Student employees in the Office of Residence Life are objecting to new alcohol enforcement regulations announced last month that university officials say could make it easier to suspend repeat violators of the alcohol policy.

In an e-mail sent to students last month announcing stricter alcohol regulations, Vice President for Student Affairs Todd Olson said that repeated infractions will likely lead to suspension. The new policies, which take effect in August, limit kegs for on-campus parties to one per event and allow university officials to notify parents after a student’s second violation.

“These changes mean that students should expect that a pattern of repeated policy violations involving alcohol is likely to lead to suspension, and that parents of students under 21 and of other dependent students will be notified on a second policy violation,” he said in the Jan. 10 letter.

Many students on the Residential Judicial Council have interpreted this statement to mean that students will receive a semester’s suspension after a third violation.* Olson said in a statement yesterday that while he does not expect it to become official policy to suspend students after a third violation, the Office of Student Affairs is likely to begin exercising the option to do so with greater frequency.

“I believe these new approaches will set clear expectations for students, and will help to foster a healthy and respectful campus environment,” Olson said.

RJC member Gage Raley (COL ’08) said that he and other council members believe the policy is too strict. He added that the RJC should have discretion in choosing a student’s punishment.

“I think all of us on the council think that it’s not right because it’s so strict and has such far-reaching consequences,” Raley said.

Students who are on the verge of suspension will receive a warning when their parents receive a notification after their second alcohol violation, Olson said in his statement.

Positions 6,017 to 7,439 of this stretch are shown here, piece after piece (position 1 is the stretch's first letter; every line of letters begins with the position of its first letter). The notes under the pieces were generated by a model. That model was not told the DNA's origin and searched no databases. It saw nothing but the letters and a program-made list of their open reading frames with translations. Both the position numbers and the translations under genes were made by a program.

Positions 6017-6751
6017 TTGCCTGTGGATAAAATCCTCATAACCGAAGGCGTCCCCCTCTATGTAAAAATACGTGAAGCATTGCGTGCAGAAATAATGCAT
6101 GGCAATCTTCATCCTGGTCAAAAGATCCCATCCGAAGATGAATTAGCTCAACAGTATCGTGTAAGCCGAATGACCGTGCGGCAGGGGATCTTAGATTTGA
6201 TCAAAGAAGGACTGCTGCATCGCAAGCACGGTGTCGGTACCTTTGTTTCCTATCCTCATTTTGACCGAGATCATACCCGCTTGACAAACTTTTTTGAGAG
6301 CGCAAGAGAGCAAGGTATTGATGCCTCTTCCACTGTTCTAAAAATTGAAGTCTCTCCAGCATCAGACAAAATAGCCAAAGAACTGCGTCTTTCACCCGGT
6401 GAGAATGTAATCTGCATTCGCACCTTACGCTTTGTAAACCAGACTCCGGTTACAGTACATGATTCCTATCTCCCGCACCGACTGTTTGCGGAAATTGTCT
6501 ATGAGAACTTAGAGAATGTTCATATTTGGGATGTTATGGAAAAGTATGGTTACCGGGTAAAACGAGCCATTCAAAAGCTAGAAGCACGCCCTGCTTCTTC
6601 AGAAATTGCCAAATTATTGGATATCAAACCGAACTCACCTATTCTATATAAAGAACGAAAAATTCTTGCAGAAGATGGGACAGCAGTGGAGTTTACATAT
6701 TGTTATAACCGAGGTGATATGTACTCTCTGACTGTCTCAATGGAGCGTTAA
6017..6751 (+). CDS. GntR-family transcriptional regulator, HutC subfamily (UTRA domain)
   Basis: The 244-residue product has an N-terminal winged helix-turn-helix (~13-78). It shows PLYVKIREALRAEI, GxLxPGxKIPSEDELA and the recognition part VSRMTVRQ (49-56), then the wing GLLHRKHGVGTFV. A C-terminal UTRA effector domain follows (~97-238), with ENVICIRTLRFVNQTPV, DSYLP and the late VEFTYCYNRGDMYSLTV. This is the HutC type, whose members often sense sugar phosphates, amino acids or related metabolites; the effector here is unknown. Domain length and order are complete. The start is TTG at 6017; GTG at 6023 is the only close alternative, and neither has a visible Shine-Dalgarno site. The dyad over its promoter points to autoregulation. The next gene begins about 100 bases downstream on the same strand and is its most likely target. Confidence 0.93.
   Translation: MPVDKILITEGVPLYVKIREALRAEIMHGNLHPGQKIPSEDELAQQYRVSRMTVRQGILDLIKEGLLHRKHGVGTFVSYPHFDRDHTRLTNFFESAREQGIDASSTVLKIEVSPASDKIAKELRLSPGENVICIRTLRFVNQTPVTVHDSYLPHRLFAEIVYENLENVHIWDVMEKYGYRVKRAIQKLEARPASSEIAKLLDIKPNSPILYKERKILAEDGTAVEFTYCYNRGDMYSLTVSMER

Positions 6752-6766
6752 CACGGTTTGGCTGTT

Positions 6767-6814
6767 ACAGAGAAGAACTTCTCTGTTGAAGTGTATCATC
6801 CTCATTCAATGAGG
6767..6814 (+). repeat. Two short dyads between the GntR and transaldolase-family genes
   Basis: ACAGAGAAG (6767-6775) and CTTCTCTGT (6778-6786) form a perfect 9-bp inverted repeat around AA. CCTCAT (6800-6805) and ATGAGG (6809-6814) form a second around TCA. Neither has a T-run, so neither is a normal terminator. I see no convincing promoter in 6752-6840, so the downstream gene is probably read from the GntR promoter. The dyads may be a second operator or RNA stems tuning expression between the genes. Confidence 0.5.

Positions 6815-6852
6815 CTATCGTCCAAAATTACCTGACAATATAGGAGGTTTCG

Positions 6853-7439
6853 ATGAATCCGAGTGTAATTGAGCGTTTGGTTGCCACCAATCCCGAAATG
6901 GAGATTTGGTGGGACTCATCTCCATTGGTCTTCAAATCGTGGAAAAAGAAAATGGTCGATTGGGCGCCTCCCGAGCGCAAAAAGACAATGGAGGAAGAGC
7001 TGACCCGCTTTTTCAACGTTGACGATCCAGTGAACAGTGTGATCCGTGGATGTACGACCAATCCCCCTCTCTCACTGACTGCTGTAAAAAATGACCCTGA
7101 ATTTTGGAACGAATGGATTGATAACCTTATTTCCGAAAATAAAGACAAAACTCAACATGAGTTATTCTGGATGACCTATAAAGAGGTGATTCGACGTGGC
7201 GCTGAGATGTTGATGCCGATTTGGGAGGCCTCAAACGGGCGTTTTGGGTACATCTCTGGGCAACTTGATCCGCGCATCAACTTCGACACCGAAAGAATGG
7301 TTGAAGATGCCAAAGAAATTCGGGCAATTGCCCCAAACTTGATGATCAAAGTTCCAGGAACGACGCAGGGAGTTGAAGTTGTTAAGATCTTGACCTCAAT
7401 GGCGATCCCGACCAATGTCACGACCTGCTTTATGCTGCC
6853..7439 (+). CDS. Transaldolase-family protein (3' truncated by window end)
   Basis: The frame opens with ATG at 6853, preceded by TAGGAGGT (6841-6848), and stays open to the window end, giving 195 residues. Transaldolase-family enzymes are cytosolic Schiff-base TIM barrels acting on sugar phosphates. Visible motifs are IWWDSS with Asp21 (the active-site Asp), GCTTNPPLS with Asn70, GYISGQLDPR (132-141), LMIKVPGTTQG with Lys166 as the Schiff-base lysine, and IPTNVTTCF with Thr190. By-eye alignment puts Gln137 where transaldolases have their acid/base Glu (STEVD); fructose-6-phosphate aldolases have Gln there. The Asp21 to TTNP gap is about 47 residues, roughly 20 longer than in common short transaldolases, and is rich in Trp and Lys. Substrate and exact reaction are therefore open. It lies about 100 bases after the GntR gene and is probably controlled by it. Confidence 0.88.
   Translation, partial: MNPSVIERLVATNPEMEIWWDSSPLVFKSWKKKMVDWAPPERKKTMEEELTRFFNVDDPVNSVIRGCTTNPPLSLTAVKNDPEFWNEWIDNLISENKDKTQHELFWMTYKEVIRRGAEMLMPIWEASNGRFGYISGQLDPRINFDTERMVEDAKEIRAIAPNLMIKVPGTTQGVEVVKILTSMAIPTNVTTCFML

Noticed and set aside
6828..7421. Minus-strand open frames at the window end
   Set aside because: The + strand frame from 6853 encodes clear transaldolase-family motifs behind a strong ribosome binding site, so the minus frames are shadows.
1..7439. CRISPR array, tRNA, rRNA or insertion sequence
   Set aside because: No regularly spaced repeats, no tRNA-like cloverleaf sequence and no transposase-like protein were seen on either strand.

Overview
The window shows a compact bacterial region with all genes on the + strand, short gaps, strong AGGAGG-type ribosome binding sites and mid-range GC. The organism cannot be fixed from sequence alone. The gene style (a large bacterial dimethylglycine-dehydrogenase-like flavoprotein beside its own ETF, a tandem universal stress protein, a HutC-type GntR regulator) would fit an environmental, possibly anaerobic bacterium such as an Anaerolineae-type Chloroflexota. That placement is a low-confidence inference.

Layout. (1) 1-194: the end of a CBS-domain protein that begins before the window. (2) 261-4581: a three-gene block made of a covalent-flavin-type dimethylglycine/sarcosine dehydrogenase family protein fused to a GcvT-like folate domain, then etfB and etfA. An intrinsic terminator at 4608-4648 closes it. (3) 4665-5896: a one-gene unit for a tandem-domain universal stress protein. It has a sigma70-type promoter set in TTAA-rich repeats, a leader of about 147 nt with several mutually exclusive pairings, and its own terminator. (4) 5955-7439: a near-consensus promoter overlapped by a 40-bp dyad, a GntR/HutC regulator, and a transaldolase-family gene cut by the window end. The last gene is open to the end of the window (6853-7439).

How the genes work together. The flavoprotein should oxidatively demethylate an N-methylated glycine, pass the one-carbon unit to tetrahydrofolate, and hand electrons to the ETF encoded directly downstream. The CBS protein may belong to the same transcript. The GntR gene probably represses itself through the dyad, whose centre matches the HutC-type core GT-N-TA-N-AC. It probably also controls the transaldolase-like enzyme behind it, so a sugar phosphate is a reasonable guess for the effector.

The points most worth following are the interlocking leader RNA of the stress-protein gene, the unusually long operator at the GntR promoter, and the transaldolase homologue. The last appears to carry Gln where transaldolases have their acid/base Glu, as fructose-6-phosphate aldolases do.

Raley said that the council had already begun writing letters to parents after a student’s second offense.

“Since the rule is going to be implemented starting next semester, right now we’re sending letters to parents to warn them after their student’s second offense,” he said. “We don’t want the student to have a third offense next semester and be suspended.”

Raley said that, following the current policy, the punishment for alcohol-policy violators is left to the discretion of the RJC, which usual handles all Category A student conduct violations. Raley says that at this point, he has not heard any cases in which suspension was necessary, though he hears about 20 cases related to alcohol policy violations each week.

“I was pretty shocked when we heard about the new sanctions,” he said.

Matt Smallcomb (COL ’09), an RJC chair, said he believes even Category A alcohol offenses – the least serious type of student misconduct at Georgetown – will be counted as violations.

Smallcomb said that he will not alter the way that he decides alcohol cases based on his understanding of the new suspension policy.

“We are still going to hear each case objectively,” he said.

The new alcohol policy underwent an extensive process of student input, Olson said in the campus-wide e-mail. Raley, however, said that the new suspension policy passed unnoticed by students who spent most of their time petitioning against a ban on on-campus kegs.

“It was kind of disappointing when there was so much focus on the keg ban when basically the school was able to slide the suspension rule under everyone’s noses,” he said. “I think the three-violations rules have a lot more consequences than the keg ban ever did.”

The Student Code of Conduct says that a student can appeal his or her hearing if that student believes that the sanction is too harsh for the level or nature of the offense and the student’s prior record. After examining the student’s case, the committee may reduce or overturn the sanction.

Several students said that they feel that the new suspension regulations are too harsh.

“Suspending people when caught drinking is a bit too much,” Steven Yit (SFS ’09) said. “If they’re caught while drinking and fighting, it’s different.”

Yit added that the policy may not be effective, since it was not well disseminated.

“Many people don’t know about the new policy,” Yit said. “It doesn’t serve to have more strict measures if people don’t really know.”

Dylan Shaw (SFS ’08) also said that he does not agree with the new enforcement guidelines.

“With all due respect, we’re smart enough to get into Georgetown, so we can probably handle ourselves,” he said.

*Correction: The printed article “Some Object to New Alcohol Enforcement” (THE HOYA, Feb. 16, 2007, A1) incorrectly stated that many members of the Residential Judicial Council believe students who receive a third alcohol violation will be suspended for one month. They believe that students will be suspended for one semester. (Return to the corrected sentence)

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